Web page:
How are we to work on this goal? Rabbi Freiman gives us some guidelines in Shaarei Derech. He explains that while we may learn Torah and live halakhically correct lives, our priorities may be skewed. Are our lives centered around Torah and connection to God, or around the business world? Do we sacrifice the time for prayer or Torah study to sleep a little longer and still get to an entertainment venue early? Do we take as much time to arrange and reward learning time for our school age children as we spend in arranging play dates?
The three weeks is a time to realign our priorities and nurture our spiritual essence.
During the three weeks we ask Hashem to rebuild the Beit Hamikdosh, Hashem’s home. Rabbi Pincus in Galut veNechama turns this question around. He says that Hashem is telling us to look at our own homes, our mini Batei Mikdosh. Would Hashem be comfortable residing in our homes? Is the atmosphere conducive to spiritual growth and action? We are so busy “loving” our mundane possessions, activities and surroundings, that we may not find time and space to love Hashem. Enjoy this world, but not at the expense of sacrificing spiritual values, says Rabbi Pincus.
Keep the focus of my home a comfortable place in which God’s presence can reside. That means not only removing improper influences, but also adding positive elements. Make the home a place where brachot are recited regularly and with affection for Hashem. Imbue Shabbat with peace, tranquility and activities appropriate to its spiritual significance. Perhaps above all, keep the household speech holy, gentle and positive. During these three weeks, what can I do to create a more inviting environment for God’s holy Presence?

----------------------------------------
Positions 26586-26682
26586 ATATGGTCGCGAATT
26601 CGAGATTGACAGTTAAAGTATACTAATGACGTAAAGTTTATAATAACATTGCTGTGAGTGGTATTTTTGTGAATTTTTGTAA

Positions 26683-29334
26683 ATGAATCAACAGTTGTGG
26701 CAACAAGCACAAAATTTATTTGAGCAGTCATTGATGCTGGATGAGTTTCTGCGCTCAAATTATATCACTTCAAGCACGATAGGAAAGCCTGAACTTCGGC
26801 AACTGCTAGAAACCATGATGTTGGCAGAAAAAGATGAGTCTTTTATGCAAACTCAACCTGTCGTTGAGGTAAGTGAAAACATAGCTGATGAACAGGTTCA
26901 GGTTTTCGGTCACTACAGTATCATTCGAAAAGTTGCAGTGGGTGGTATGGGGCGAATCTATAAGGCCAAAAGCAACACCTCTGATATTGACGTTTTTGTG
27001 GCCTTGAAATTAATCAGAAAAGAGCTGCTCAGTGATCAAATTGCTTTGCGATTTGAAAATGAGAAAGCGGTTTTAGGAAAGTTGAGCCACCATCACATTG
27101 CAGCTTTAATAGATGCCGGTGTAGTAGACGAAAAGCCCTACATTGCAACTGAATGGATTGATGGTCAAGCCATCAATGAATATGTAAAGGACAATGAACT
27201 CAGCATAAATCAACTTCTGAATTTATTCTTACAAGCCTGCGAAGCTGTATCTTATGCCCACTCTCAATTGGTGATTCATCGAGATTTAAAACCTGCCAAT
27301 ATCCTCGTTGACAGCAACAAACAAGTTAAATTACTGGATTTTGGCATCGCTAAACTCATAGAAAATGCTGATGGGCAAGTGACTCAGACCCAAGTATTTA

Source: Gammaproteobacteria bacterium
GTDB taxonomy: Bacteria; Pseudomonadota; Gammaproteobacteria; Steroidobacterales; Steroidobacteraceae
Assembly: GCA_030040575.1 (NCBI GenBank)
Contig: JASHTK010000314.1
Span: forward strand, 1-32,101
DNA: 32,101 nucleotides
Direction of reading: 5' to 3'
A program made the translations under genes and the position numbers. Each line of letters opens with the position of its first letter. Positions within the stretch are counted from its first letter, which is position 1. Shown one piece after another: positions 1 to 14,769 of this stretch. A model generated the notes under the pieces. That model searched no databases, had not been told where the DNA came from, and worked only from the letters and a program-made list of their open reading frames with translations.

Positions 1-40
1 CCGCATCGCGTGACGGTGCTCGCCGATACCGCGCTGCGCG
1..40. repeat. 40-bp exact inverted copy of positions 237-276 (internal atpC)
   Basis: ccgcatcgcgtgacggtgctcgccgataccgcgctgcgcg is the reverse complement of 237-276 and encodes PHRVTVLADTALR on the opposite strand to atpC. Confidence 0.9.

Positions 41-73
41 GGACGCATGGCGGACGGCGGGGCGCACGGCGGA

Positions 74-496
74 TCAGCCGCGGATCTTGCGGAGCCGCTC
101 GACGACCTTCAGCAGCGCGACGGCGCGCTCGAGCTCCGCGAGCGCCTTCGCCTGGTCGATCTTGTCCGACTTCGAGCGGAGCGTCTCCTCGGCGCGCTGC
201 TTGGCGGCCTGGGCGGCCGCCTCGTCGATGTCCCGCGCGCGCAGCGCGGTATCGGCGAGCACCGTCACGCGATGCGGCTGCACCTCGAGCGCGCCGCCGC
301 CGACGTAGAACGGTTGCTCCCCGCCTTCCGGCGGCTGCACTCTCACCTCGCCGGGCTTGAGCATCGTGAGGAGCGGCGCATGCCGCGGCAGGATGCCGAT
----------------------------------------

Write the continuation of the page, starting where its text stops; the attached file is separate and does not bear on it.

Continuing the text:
Rav Aharon Kotler asks what’s stopping us from aiming for the stars, for a vision of greatness within our homes. We feel a disconnect between our spiritual selves and our physical selves. The influences of the outside world have destroyed our connectedness to Hakodosh Boruch Hu and have rendered a churban, a destruction within ourselves so that we are no longer whole. What’s stopping me from recreating this connection so I no longer feel uncomfortable saying a bracha out loud or washing for hamotzie in public?
The greatest disconnect from Hashem is caused by our failure in our love for our fellow man, sinat chinom. Rabbi Friefeld speaks of sinat chinom, groundless hatred, as the ultimate form of disconnectedness, for our mission on earth as Jews is to unite the world, to create a wholeness and connectedness to Hakodosh Boruch Hu. If we cannot love another fellow human being who is also created in the image of God, then we are chasing God’s Presence away.
This wholeness of mission among the Jewish people was achieved first when everyone came together in love of Hakodosh Boruch Hu to build the Mishkan and establish it in Shiloh, and it achieved permanence in the building of the Beit Hamikdosh.
The Beit Hamikdosh was the tangible symbol of the wholeness within Bnei Yisroel and our connection to Hashem. Once sinat chinom entered our hearts, however, it drove the Shechinah away and the Beit Hamikdosh was destroyed.
Let us bring the redemption closer by focusing on the sanctuaries within ourselves and within our homes. Let us create a place without divisiveness, where our spiritual essence is in harmony with our physical reality, and where our behavior in our homes and toward each other mirrors the love Hakodosh Boruch Hu feels for us. When it is whole again, we will merit the rebuilding of the Beit Hamikdosh, the structure that represents this wholeness and connectedness, may it be speedily in our day.
Summary by Channie Koplowitz Stein. This is last summary for this season. Thank you for reading.